Painter and textile designer Lena Pillico (Salomea Lean Pillico Goldmann) was born into a Jewish family in Łódź, Congress Kingdom of Poland in 1884. She moved to England in 1914 with her husband Leopold Pilichowski (1866-1934), a well-known Polish Jewish painter, who went on to become President of the Ben Uri Art Society (1926-32).
She studied at the Slade School of Fine Art in London and early on, she participated in the Whitechapel Art Gallery’s survey exhibitions of Jewish Art in 1923 and 1927. She was the first female artist to exhibit with Ben Uri, arranging an exhibition in 1927 for the Jewish Art & Literary Society Ben Uri in her St John’s Wood studio and was also one of the first women to exhibit with the Seven and Five Society (1923-27). She also exhibited extensively with the Women's International Art Club (WIAC) 1915-17 and 1919-25 (non-exhibiting member 1926-27), and served on the executive committee in 1923. Her paintings included landscapes, street scenes and portraits. She was a pioneer in the use of silk screen fabric printing for the creation of decorative silk squares.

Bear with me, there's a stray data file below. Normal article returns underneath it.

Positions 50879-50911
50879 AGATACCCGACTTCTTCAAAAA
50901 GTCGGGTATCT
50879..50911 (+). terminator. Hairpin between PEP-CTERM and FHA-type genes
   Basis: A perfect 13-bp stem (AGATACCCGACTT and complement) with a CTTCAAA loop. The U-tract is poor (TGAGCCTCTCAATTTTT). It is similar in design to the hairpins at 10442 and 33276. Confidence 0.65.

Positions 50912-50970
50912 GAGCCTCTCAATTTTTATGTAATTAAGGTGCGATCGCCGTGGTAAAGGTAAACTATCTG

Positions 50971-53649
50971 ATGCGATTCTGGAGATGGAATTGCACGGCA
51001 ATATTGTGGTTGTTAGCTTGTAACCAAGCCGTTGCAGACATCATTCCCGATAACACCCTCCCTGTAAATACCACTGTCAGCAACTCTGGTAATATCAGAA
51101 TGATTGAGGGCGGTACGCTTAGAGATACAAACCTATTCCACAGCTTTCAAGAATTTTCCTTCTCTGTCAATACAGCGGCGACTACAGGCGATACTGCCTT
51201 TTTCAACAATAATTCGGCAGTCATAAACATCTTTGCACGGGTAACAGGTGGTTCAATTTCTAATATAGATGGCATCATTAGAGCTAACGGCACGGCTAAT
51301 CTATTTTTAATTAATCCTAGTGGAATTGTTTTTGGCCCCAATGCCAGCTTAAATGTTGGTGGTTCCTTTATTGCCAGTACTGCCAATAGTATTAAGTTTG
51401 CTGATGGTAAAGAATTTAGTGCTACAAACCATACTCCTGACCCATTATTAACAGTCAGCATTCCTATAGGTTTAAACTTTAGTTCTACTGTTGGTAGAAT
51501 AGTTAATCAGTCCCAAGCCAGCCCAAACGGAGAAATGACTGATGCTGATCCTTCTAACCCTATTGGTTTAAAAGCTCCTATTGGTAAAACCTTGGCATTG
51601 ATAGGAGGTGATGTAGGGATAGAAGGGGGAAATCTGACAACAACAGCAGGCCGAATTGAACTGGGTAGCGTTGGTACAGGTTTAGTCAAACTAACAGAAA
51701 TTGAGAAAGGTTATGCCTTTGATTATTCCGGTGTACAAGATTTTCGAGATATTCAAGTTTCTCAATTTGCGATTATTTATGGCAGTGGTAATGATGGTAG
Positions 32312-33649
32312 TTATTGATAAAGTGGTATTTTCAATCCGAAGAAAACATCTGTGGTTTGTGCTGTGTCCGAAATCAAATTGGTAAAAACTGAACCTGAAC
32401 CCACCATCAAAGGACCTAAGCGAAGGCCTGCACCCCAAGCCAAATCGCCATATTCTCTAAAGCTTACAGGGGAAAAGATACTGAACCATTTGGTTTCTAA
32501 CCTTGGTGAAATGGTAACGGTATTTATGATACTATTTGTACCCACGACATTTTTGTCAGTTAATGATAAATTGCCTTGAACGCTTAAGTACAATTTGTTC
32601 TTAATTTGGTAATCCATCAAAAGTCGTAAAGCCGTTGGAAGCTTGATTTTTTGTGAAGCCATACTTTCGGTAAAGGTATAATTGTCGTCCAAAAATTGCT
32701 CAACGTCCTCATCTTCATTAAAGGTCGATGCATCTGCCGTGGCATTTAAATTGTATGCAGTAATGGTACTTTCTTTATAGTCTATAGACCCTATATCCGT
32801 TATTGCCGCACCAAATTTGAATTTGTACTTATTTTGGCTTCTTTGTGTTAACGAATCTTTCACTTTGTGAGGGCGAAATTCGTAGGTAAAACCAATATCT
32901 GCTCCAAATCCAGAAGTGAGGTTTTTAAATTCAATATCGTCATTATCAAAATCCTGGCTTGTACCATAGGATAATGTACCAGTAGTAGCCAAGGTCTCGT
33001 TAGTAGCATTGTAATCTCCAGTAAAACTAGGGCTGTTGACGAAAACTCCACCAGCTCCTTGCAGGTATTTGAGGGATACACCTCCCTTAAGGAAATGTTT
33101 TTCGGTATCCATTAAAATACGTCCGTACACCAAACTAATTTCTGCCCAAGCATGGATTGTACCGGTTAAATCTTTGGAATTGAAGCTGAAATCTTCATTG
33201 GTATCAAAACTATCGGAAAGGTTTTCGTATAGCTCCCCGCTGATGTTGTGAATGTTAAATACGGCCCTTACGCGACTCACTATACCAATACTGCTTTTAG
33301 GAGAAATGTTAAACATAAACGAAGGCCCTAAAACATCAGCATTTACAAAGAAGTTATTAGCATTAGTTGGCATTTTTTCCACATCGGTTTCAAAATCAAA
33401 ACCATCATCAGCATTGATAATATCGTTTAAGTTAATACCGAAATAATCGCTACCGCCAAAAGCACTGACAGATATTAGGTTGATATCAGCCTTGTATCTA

A contemporary reviewer in the Jewish Chronicle described her designs as ‘decorative’ and ‘in the modern spirit’. In 1928 she was among 16 artists who exhibited work at the Brooklyn Museum exhibition of Paintings, Sculpture and Drawings by American and European Artists, showing 29 paintings (including five designs) to 17 by her husband. After Leopold Pilichowski died in 1934, Lena Pillico remained in London, where in 1936 she had a solo exhibition of 57 recent paintings of Spain and Morocco at Lucy Wertheim's London Gallery.
After the Second World War, Pillico moved to Oxford, where she died in 1947. Her work is also held at Salford Museum and Art Gallery.